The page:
After a period of relative quiet here, due to the pandemic, things are starting to pick up again in terms of performances (still virtual), recordings, and other activity here.
First things first, my most recently-completed piece, Cyan Egg Music, Op. 59 for flute, alto sax, and horn, will be presented by the most excellent and mostly-Seattle-based wind trio Onomatopoeia (Cassie Lear, flute; Soren Hamm, alto sax; Rebecca Olason, horn) as part of the virtually-based 2021 NASA Region 1 Conference. (For those wondering, the NASA in this case is not the National Aeronautical and Space Administration, but instead, the North American Saxophone Alliance. )
Onomatopoeia will be appearing on the streaming session on Sunday, April 11th, starting at 11:45am PDT (UTC -7:00), which will also feature a number of other great performers (including my good friend and fellow UO SOMD alum Sean Fredenberg), and pieces by Dwayne Corbin (another Oregon composer and fellow CWU alum, who directs the excellent Tilikum Chamber Orchestra), Kakia Gkoudina, Elise Winkler, Shane Valle, and Gregory Youtz. The stream will be taking place via Zoom, and while the link has not been posted yet, I will update here (and the “Upcoming Events” sidebar) once it becomes available.
A week after that, on Sunday, April 18th at 5:00pm PDT (UTC -7:00), my Piano Trio No. 1 in G Dardanian, Op. 54, will be performed by Hae-Jin Kim, violin, Heather Blackburn, cello, and Sequoia, piano, as part of the NACUSA 2021 Virtual New Music Festival, which is being hosted by the Pacific Northwest NACUSA chapter, Cascadia Composers. It will be streamed via the Cascadia Composers YouTube channel–a more direct link will be provided once available.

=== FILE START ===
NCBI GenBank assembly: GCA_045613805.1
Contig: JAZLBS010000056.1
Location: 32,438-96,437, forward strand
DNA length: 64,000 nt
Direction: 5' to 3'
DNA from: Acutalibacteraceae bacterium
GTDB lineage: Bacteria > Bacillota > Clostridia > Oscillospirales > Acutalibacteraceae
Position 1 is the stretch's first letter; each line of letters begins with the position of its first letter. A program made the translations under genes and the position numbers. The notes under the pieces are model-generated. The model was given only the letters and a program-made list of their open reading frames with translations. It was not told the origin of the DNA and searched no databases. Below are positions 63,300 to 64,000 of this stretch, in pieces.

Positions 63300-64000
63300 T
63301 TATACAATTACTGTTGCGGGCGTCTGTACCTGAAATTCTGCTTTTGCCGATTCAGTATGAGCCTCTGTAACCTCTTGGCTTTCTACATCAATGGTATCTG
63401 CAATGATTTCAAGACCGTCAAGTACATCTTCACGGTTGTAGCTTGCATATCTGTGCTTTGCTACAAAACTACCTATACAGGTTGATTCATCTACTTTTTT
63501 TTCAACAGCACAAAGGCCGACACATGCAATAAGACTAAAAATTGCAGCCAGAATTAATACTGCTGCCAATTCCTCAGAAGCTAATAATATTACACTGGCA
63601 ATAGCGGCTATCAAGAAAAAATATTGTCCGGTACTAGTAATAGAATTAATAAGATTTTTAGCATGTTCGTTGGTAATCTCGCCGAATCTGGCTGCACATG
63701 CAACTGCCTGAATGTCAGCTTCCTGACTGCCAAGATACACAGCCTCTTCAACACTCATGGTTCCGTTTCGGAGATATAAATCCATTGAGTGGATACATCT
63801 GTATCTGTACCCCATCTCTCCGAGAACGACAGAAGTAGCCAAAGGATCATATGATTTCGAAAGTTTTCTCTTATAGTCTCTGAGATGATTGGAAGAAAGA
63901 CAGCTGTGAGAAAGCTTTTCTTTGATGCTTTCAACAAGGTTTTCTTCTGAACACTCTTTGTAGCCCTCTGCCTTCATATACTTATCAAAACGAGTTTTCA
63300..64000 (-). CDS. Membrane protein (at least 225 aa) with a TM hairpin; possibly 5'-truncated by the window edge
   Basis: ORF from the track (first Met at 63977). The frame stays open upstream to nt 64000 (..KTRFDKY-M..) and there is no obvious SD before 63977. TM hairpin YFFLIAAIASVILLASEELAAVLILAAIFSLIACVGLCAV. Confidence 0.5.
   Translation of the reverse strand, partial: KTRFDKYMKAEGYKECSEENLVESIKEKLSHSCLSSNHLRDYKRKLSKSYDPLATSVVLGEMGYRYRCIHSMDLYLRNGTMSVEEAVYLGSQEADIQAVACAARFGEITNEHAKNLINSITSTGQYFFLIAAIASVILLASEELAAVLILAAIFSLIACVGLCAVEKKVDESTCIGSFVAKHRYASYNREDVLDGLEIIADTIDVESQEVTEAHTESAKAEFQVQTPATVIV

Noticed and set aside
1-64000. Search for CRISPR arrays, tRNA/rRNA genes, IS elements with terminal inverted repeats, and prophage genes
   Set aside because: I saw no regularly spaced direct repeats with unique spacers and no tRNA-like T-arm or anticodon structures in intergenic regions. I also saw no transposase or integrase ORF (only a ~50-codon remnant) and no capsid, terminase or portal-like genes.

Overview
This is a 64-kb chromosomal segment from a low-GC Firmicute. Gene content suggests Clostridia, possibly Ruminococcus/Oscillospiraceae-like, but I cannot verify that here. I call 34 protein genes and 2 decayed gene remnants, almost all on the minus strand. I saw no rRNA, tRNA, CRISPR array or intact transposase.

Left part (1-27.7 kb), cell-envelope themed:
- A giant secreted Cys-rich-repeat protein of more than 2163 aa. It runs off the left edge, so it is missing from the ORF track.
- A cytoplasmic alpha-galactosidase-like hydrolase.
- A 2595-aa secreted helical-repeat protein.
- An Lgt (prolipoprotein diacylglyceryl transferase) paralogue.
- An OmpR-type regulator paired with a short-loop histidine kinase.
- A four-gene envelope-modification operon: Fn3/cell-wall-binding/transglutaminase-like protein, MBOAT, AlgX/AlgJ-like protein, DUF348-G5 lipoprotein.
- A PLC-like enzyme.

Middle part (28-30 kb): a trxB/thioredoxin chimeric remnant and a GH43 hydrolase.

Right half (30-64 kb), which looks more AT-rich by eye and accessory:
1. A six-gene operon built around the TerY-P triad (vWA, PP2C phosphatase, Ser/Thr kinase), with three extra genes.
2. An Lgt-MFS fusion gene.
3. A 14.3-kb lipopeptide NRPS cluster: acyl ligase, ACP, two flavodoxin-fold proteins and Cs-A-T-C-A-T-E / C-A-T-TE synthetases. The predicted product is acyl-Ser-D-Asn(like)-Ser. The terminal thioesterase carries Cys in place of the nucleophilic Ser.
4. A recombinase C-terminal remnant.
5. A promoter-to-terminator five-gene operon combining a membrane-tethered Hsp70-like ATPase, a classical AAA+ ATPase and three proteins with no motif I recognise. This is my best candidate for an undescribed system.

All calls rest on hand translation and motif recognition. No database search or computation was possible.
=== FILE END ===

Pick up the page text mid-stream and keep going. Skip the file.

Other composers featured on the April 18th program include William Toutant, Lisa Neher, Adam Eason (who gave a talk on his personal experiences utilizing my modal catalog back in January), Andrew Lewinter, John G. Bilotta, Michael Johanson, Liz Nedela, Gary Noland, and Lesley Sommer.
The festival as a whole will feature Saturday and Sunday evening streamed events over three weeks–more information can be found here.
Finally, my efforts with DIY recordings of my works for strings have continued, and I have a massively multi-tracked (44 times on this one!) realization of an older string orchestra work of mine, the Threnody for Strings, Op. 16. I wrote this piece way back as a 19-year-old master’s student in 2004, and while the piece is old enough to get a driver’s license, it’s one I’ve wanted to record for awhile now, and seemed to be a strangely fitting and cathartic choice in the wake of recent events. It’s a surprisingly simple but very intense–and very thick–piece. (Imagine Arvo Pärt’s Fratres and Stravinsky’s The Rite of Spring having a child together, and you should have some idea of what to expect!) You can take a listen below:
Threnody for Strings, Op. 16 (2004)
I’ll also note, following the NASA virtual event, I’ll be headed to my long-awaited appointment for my first dose of the Pfizer COVID-19 vaccine. Here’s to hoping that we’ll get to the point at which it is once again safe to have in-person live concerts in the near future.